Raising small kittens by hand means that you have to feed them by hand. The best way to feed the kittens is by using a feeding bottle specially designed for kittens. You can find these bottles at most pet stores. If the kitten is too weak to suckle from the bottle, it may need to be fed by using a tube. Tube feeding is a delicate procedure - if done in a wrong way, it can harm the kitten and even cause death. If you have no experience feeding kittens by tube, it is best to ask your vet for a detailed explanation and a demonstration.

    You must never feed kittens with cow milk. Kittens need cat milk or a special cat milk formula intended for raising orphan kittens. You can get kitten milk formula at most pet stores, in liquid form (ready-to-serve) or as a powder mix.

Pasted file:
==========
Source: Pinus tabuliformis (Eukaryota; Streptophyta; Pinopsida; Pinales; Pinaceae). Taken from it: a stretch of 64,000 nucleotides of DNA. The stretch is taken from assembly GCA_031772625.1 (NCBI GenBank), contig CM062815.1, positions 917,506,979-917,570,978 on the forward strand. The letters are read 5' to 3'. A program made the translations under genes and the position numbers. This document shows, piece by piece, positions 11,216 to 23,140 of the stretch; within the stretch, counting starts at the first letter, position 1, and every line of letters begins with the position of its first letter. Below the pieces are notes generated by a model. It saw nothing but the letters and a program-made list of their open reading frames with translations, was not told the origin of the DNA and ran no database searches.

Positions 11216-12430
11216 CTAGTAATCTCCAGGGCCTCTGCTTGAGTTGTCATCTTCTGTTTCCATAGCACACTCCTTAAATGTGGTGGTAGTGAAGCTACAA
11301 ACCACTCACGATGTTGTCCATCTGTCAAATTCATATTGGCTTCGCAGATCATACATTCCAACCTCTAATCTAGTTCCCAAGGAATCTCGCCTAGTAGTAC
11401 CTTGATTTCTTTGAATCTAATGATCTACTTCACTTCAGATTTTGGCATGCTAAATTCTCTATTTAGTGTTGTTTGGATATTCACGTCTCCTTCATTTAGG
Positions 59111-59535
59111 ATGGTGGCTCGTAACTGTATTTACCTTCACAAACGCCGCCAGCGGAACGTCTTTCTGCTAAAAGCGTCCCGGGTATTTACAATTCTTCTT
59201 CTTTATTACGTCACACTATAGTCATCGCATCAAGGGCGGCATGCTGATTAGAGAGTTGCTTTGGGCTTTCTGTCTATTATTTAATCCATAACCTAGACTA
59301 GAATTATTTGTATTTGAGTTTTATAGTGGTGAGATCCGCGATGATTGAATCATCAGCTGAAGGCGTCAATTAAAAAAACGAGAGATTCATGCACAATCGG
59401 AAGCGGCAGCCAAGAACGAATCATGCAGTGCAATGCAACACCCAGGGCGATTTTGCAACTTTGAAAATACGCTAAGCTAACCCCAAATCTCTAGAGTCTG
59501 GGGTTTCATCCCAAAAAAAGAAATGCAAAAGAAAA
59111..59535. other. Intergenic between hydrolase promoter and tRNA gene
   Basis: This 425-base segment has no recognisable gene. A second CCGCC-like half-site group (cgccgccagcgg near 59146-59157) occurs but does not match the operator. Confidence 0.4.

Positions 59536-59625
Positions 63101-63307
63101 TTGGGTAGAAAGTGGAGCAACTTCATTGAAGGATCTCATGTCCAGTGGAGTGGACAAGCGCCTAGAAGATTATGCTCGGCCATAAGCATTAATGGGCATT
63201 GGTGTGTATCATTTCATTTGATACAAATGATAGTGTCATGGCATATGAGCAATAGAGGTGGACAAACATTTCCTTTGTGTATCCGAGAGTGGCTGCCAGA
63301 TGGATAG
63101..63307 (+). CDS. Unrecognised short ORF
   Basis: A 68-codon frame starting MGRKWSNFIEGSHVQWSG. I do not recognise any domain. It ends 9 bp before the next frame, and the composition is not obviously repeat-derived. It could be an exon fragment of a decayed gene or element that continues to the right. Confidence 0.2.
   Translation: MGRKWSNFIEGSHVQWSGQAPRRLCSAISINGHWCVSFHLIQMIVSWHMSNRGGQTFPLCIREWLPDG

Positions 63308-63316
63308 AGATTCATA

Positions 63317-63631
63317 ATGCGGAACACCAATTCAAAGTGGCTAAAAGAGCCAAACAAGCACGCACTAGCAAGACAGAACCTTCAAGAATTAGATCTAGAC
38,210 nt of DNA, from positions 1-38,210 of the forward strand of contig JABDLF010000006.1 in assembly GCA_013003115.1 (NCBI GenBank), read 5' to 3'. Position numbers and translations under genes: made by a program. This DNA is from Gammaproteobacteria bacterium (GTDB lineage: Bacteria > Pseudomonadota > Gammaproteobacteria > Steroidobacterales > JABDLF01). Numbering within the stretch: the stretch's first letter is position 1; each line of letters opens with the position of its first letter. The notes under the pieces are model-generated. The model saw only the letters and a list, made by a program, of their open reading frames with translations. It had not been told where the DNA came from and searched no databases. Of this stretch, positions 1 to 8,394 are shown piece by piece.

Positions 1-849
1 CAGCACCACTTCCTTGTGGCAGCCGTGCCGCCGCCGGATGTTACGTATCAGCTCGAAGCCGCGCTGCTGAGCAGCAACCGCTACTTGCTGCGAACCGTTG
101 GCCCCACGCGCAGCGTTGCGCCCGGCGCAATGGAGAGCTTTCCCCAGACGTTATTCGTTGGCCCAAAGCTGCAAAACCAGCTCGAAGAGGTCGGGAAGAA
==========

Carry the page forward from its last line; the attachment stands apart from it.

Note: Cat Sip Real Milk and other types of "cat milk" are not what you need! They are a treat and not formulated to provide any cat with a complete and balanced diet, least of all small kittens. Only use a kitten milk-replacer such as KMR, included in the Petag Newborn Kitten Care Pack.

    Come kitten season it's wise to have an emergency kit at home. Complete kit contains everything you'll need to nurse an orphaned or abandoned kitten, including KMR Kitten Milk Replacer.


    Comments? Leave them using the form below. Questions? Please use the cat forums for those!

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  1. stefanz
    As a complement to heating pads, brooder heating IR lamps, the same as are used for warming up new hatched chickens, are very useful.  They can be used over the nest the usual way, as an alternative to heating pads.   Another nice usage is  when you hand feed the tiny or weak ones, they tend to get cold while you feed them.  Even if you hold them in your hands.   But if you can have this brooder above your feeding place, they wont never get chilled.  Our forumist TeamCarp33 whom got 10 prematures, did gave this tip.  :)